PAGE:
Adult students thrive at new Excel Center
COLUMBIA - Some adults are one step closer to getting their high school diploma.
Adult high schools, also known as the Excel Centers, are designed for those who did not receive a high school diploma.
Metropolitan Employment Rehabilitation Services Missouri Goodwill Industries built four Excel Centers across the state in Springfield, Popular Bluff, St. Louis, and Columbia. The school in Columbia is on Fourth Street in a building formerly owned by the Columbia Daily Tribune.
After finding out about the education attainment rates in Missouri, the director of Columbia’s Excel Center knew he had a job to do.
“As a former high school principal knowing that I lost a lot of kids for one reason or another, I love the opportunity of having a second chance,” director Mike Reynolds said. “Being able to help adults get that second chance is truly a blessing.”
The U.S. Census Bureau said in 2017, roughly 442,000 adults over the age of 25 in the state of Missouri did not have a high school diploma.
So far 116 people are taking classes in Columbia’s excel center.
“I would love for this school to expand to 300 students,” Reynolds said.
Frank Nejedly enrolled at the Excel Center and said life without a diploma has made it difficult to find a job.
“I've worked for myself for almost the past 15 years,” Nejedly said. “I've never once actually worked a regular job. I mean I worked at Sonic but that didn't last long.”
Nejedly said he mostly has done construction work. He added math is something he uses every day, whether at work or in daily life.
“You can't just think you don't need none of this stuff,” Nejedly said.
Student Jonathon Cooper didn't have trouble finding a job at first. He dropped out of high school to work in construction full time, but a motorcycle hit Cooper over the summer, resulting in the loss of his leg. This left him with an unknown future.
“I don't think I can do what I was doing,” Cooper said. “So I figured might as well get a high school diploma and thankfully they opened up this place to actually help get it instead of just a GED.”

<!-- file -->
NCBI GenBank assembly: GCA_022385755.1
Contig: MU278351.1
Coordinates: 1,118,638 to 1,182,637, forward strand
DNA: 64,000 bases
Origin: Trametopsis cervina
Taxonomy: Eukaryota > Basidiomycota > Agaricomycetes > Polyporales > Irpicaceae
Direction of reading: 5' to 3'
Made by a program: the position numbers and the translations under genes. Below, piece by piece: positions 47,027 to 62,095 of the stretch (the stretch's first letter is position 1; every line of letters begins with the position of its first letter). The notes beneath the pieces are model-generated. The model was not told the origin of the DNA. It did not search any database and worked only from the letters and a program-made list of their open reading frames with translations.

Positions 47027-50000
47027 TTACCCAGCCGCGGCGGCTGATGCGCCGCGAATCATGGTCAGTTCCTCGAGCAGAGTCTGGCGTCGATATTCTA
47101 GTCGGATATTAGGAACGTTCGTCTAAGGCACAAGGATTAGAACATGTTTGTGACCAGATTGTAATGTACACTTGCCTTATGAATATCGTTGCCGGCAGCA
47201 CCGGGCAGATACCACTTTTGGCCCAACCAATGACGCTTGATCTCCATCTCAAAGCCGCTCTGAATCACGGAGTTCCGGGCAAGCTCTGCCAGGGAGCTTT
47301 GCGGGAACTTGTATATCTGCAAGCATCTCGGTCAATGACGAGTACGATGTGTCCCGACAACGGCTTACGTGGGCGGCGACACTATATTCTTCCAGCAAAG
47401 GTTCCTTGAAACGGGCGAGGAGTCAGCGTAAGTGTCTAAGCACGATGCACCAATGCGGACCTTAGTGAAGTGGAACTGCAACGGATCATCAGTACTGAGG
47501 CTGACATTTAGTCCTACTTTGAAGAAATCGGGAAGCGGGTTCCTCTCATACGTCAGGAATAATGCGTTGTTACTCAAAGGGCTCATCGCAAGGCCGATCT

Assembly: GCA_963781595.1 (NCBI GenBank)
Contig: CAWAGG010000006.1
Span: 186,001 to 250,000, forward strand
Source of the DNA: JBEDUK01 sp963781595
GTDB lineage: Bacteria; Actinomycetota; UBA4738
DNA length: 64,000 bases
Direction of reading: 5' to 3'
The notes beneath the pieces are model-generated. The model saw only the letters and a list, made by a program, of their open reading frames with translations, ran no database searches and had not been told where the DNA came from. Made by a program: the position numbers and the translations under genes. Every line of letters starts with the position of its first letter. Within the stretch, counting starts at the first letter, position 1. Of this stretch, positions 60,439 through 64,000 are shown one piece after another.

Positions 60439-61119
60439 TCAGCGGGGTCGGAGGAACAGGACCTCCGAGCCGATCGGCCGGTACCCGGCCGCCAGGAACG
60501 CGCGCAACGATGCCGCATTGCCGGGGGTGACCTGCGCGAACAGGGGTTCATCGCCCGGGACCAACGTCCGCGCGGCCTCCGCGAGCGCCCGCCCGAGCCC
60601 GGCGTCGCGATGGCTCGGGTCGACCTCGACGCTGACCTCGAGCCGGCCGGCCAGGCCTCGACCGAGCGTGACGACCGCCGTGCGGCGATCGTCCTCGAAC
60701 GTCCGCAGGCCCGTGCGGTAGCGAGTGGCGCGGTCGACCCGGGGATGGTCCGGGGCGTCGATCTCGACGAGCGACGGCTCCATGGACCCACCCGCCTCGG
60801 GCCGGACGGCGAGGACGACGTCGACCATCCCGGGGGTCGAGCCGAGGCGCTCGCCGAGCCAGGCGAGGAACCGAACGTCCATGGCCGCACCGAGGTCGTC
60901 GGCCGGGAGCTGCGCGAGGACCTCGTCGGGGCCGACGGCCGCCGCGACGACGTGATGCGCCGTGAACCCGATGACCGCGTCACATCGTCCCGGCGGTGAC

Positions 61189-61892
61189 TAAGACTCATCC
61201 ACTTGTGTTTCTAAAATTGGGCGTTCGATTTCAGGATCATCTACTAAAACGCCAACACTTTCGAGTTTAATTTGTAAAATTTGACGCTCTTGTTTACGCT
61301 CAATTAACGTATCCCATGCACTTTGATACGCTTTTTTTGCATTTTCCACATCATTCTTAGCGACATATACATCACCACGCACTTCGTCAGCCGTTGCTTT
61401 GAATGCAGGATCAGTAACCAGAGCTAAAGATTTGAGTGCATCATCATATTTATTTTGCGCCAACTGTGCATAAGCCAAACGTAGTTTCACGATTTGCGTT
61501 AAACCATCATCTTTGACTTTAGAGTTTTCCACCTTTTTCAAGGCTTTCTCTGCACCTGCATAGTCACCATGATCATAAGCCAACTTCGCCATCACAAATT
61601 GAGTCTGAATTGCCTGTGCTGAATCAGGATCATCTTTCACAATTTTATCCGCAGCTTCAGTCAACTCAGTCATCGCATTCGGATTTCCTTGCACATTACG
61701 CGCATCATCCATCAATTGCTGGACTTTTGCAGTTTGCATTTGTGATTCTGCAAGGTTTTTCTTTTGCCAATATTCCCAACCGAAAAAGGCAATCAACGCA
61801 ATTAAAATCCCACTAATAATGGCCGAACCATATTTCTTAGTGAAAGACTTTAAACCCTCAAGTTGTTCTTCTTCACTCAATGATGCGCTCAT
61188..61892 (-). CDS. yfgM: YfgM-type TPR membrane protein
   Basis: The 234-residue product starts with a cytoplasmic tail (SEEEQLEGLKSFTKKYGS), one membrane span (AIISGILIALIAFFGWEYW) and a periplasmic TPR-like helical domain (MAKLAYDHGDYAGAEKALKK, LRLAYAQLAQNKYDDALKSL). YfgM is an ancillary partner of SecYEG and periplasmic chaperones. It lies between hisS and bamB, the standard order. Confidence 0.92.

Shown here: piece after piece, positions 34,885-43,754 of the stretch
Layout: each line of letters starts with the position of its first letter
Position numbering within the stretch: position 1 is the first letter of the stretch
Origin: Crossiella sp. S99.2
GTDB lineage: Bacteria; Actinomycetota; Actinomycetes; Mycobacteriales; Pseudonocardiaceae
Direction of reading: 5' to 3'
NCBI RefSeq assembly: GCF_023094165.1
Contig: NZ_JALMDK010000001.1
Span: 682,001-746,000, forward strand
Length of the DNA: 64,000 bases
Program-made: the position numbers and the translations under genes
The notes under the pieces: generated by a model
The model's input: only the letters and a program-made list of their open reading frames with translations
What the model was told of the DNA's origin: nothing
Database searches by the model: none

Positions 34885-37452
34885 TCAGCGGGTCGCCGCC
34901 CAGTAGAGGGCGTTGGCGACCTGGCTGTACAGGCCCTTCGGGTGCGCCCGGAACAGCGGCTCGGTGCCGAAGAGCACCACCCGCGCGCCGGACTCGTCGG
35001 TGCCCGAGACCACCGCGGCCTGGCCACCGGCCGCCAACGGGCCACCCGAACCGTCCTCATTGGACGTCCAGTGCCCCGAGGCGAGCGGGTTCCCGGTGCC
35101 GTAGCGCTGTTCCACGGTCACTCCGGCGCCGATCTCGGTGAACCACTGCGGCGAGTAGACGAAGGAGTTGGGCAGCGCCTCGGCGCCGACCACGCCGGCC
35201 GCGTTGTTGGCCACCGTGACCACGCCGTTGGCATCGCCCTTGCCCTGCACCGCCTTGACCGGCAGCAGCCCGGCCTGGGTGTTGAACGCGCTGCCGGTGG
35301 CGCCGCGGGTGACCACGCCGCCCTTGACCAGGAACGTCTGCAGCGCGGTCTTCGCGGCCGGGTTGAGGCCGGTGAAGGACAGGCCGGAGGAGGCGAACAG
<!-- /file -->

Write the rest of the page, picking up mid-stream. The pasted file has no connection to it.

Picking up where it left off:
The first term started late October and runs for eight weeks on the first floor. The center houses a day care, six classrooms, and a cafeteria.
Students have the chance to take day or night classes. Life coaches check in with the students to make sure they're on track with their schoolwork and feel supported. MariBeth Couch is Nejedly’s life coach. She describes Nejedly as the "class clown," but said Nejedly has also really stepped up to the plate.
“I feel like he’s a leader at our school,” Couch said. “He always has a positive attitude and he comes in willing to learn. I know that his teacher has commented that he is a leader within the classroom.”
Cooper’s life coach, Sheila Ferguson, said she’s also seen positive changes within in past weeks. When school first started, Cooper was in physical therapy. While he was learning outside of the classroom, Ferguson said Cooper didn't want to miss anything he would learn inside the classroom.
“While he was at Rusk Rehabilitation we took work to him,” Ferguson said. “I went to the front desk and dropped of his work. All of his teachers were great about getting me the work he needed and then I took it over to him and he brought it back when he completed it.”
It was a boost for Cooper as he took on learning how to use his new prosthetic leg.
“As soon as he had it, he was here the next day, showing it off, and walking around,” Ferguson said. “It just looked like his confidence level, not only getting a new leg but being back in school has really up his confidence and I really see it.”
The Excel Center is free to adults. Reynolds said the four centers have roughly 900 students combined.